Op-Ed Looks at the Risks For Communities That Ban Fracking

Do fracking bans violate
landowners' consitutional rights?
From the Institute for Policy Innovation comes an op-ed discussing the fine line that communities walk when they decide to ban fracking.  Here is a portion:
The Fifth Amendment to the U.S. Constitution says, in part, that private property cannot be taken for public use “without just compensation.” Historically, that provision comes into play when a city or county government wants private land to build a public road. If a landowner won’t sell voluntarily, the government can “take” it through eminent domain, but still has to pay. Sometimes a government may let the owner keep most of the property but pay the individual the difference between its current value and the estimated reduced value after the road is built. 
Government regulations that substantially reduce the value of an owner’s property may also constitute a taking, according to the Supreme Court. For example, suppose a family buys expensive, beachfront property, and the government later prohibits its development. This would reduce the value of the land. The owners may be entitled to compensation. 
With respect to oil and gas drilling, there is a precedent for when the government effectively prohibits property owners’ right to profit from their mineral rights. In 1983, Miller Brothers Oil Corporation, based in Traverse City, Mich., leased privately owned mineral rights below the Nordhouse Dunes Wilderness, also in Michigan. When the company submitted its drilling plan to the state’s Department of Natural Resources, the agency rejected it, saying state law prohibited “any and all” energy development on the land.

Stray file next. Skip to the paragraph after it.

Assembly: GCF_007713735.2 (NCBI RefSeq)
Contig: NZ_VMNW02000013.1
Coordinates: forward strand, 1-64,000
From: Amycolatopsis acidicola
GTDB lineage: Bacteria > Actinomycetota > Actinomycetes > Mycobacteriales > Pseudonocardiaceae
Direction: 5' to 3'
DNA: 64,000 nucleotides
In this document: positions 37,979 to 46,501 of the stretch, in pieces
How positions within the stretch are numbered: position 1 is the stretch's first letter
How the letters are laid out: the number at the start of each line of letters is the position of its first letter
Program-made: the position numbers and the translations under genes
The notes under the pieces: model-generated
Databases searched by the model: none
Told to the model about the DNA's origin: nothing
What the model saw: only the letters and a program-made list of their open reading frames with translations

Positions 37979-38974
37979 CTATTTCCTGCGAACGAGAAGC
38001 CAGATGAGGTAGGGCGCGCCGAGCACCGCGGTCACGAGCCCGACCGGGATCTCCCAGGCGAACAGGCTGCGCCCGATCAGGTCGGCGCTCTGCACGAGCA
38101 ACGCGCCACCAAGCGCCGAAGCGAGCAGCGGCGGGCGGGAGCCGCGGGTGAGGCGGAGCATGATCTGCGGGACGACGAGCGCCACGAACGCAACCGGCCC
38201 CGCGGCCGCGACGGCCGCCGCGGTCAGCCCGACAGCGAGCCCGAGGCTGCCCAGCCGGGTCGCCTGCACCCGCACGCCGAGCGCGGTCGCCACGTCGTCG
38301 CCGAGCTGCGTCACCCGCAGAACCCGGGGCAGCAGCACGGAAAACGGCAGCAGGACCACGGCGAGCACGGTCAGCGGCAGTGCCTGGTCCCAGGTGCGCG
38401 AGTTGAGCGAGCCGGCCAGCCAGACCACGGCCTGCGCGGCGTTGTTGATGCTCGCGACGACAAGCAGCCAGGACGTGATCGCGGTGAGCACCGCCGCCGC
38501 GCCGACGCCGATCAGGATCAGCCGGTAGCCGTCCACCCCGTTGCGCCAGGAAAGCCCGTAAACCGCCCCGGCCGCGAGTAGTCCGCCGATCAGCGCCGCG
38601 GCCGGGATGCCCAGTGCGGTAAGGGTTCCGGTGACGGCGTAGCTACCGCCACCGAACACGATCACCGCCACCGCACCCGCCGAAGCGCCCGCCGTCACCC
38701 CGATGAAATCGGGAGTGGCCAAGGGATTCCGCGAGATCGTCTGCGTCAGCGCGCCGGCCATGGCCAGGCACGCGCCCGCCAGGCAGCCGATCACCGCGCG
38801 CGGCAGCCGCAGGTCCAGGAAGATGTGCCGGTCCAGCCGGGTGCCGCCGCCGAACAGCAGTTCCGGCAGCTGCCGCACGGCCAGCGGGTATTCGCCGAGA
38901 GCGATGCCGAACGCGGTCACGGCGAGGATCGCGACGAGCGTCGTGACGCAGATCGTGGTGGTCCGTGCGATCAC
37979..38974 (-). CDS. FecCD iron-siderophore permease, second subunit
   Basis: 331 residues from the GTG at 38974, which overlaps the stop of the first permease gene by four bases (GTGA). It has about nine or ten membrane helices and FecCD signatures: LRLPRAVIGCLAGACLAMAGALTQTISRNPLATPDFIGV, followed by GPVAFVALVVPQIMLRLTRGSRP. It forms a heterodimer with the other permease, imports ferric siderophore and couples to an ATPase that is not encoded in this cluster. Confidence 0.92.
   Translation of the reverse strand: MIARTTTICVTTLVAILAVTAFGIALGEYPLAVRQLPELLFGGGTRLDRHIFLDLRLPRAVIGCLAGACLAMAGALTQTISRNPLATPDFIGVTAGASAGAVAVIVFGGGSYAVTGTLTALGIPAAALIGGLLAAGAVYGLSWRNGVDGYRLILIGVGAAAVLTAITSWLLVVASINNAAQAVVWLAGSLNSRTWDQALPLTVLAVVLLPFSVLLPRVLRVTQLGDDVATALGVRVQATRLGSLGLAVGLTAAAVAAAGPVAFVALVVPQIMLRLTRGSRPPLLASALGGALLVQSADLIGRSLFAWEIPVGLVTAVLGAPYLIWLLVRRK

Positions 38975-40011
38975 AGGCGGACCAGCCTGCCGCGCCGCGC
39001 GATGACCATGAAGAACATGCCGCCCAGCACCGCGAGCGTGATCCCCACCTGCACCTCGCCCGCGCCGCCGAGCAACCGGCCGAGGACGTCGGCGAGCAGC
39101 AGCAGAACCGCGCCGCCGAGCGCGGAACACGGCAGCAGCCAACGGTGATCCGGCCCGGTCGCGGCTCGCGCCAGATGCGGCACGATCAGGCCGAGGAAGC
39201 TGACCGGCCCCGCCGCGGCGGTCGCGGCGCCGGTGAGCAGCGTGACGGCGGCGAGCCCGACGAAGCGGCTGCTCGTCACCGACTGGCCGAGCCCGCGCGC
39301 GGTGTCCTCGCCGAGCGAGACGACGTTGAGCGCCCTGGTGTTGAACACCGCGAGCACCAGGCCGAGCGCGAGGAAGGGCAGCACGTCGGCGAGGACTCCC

Miller and the mineral owners sued. In 1989 state Circuit Court Judge Peter Houk ruled that the state’s action was a taking of private property, and awarded the plaintiffs $71.5 million, upping that figure to $120.8 million in 1995—and the company never even had to drill. 
The court tried to accommodate the state’s environmental concerns by encouraging it to allow directional drilling under the ground, but the state refused. The government’s unwillingness to find a reasonable compromise triggered the award.
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